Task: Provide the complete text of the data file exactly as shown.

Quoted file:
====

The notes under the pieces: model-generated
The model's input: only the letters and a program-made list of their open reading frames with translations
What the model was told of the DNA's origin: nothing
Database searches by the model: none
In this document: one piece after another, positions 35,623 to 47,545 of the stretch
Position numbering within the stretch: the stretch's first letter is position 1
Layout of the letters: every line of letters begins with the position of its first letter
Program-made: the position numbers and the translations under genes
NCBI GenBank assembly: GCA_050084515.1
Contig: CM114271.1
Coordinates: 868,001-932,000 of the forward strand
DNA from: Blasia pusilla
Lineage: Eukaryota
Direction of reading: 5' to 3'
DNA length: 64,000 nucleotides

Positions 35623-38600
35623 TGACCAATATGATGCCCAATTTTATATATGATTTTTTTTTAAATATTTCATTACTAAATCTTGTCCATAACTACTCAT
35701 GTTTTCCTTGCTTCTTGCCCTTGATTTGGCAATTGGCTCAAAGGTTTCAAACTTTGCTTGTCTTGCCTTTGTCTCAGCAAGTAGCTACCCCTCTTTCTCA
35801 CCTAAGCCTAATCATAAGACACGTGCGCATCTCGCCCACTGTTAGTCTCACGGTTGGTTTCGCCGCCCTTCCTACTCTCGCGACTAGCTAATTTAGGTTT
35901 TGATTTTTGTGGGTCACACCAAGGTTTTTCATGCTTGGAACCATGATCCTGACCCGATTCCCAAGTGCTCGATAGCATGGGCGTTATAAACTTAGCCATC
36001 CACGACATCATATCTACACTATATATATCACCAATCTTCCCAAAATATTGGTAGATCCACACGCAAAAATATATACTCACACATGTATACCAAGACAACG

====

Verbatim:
The notes under the pieces: model-generated
The model's input: only the letters and a program-made list of their open reading frames with translations
What the model was told of the DNA's origin: nothing
Database searches by the model: none
In this document: one piece after another, positions 35,623 to 47,545 of the stretch
Position numbering within the stretch: the stretch's first letter is position 1
Layout of the letters: every line of letters begins with the position of its first letter
Program-made: the position numbers and the translations under genes
NCBI GenBank assembly: GCA_050084515.1
Contig: CM114271.1
Coordinates: 868,001-932,000 of the forward strand
DNA from: Blasia pusilla
Lineage: Eukaryota
Direction of reading: 5' to 3'
DNA length: 64,000 nucleotides

Positions 35623-38600
35623 TGACCAATATGATGCCCAATTTTATATATGATTTTTTTTTAAATATTTCATTACTAAATCTTGTCCATAACTACTCAT
35701 GTTTTCCTTGCTTCTTGCCCTTGATTTGGCAATTGGCTCAAAGGTTTCAAACTTTGCTTGTCTTGCCTTTGTCTCAGCAAGTAGCTACCCCTCTTTCTCA
35801 CCTAAGCCTAATCATAAGACACGTGCGCATCTCGCCCACTGTTAGTCTCACGGTTGGTTTCGCCGCCCTTCCTACTCTCGCGACTAGCTAATTTAGGTTT
35901 TGATTTTTGTGGGTCACACCAAGGTTTTTCATGCTTGGAACCATGATCCTGACCCGATTCCCAAGTGCTCGATAGCATGGGCGTTATAAACTTAGCCATC
36001 CACGACATCATATCTACACTATATATATCACCAATCTTCCCAAAATATTGGTAGATCCACACGCAAAAATATATACTCACACATGTATACCAAGACAACG